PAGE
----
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What is Autism?

Autism is a disorder that severely impairs a child’s communication and social interactions. Unable to learn from the natural environment as most children do, the children with autism shows little interest in the world or people around them. While all children with autism develop some normal and even advanced skills, they exhibit a wide range of behavioral deficiencies and excesses. Some behavioral symptoms of autism include:

• Speech and language are absent or delayed, while specific thinking capabilities may be present.
• Abnormal ways of relating to people, objects, and events.
• Abnormal responses to sensations, such as sight, hearing, touch, balance, smell, taste, reaction to pain, and the way a child holds his or her body.
• Ritualistic or repetitive behavior such as arranging objects into neat rows, gazing at spinning objects for extended periods of time, waving fingers in front of the eyes repeatedly, and insisting on particular routines.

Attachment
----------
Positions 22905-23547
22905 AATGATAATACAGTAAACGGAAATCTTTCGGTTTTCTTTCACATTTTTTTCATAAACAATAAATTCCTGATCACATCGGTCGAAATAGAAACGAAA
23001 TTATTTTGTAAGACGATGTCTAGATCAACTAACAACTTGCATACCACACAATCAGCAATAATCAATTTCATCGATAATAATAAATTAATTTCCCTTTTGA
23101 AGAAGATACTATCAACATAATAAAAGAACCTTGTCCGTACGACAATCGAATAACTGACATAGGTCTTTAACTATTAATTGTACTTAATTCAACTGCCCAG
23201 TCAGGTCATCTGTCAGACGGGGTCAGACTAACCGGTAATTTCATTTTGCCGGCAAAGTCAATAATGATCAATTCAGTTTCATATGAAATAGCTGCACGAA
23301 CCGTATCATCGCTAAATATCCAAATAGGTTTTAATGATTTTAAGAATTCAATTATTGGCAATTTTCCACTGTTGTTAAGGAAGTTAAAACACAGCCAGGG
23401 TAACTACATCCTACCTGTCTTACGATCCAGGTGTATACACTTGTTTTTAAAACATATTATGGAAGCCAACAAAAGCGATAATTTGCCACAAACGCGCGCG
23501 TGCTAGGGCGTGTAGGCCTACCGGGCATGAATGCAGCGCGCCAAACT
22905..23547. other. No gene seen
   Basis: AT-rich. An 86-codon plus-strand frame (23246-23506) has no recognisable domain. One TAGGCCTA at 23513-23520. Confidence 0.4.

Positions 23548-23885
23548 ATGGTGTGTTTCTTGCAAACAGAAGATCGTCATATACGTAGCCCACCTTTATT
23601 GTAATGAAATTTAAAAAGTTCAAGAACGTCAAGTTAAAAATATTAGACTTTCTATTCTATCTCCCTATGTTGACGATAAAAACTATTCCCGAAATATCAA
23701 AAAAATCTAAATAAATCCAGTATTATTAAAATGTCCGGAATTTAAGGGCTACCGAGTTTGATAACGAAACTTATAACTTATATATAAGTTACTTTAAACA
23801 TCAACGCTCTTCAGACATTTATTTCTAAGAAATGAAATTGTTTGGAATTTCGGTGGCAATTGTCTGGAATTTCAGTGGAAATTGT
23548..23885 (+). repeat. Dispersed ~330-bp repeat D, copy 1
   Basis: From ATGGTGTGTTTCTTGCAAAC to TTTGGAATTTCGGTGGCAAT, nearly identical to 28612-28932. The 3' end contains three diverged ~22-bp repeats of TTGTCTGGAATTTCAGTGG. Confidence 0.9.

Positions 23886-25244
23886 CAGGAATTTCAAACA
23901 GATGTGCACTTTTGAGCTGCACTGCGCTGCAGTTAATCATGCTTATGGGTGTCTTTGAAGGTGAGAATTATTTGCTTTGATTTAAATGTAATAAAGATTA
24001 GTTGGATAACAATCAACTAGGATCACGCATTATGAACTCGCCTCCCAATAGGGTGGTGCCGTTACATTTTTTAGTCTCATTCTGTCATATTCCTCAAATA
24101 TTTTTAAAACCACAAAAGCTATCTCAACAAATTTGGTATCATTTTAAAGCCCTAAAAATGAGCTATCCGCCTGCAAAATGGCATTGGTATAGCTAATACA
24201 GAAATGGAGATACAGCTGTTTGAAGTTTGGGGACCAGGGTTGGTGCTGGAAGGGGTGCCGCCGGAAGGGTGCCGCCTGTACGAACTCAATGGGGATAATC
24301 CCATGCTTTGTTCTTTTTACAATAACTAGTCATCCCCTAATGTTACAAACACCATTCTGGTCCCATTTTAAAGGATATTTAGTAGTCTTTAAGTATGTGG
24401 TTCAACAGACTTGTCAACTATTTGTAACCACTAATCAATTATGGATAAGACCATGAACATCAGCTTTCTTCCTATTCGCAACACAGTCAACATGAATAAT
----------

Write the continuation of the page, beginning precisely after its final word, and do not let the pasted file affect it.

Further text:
Left untreated, autism inhibits a child’s developmental growth to such a degree that most will require lifelong support. According to the Centers for Disease Control (CDC), autism occurs in one in every 110 children. To date, there are no known preventions or cures. Additionally, there is no proven cause or single gene. At this time, autism is thought to have several causes including genetics, environmental toxins such as lead, mercury, and waste products, vaccinations (MMR), and viruses (rubella in first trimester).

There is Hope...
For parents, autism is devastating. Imagine never hearing your child call your name, share a discovery, or look into your eyes. The panic and fear a parent experiences as his or her child rejects the people and world around him is heartbreaking. For children, autism severely limits the potential for an independent future. Though there is no cure for autism, there is hope — through INTENSIVE EARLY BEHAVIORAL INTERVENTION.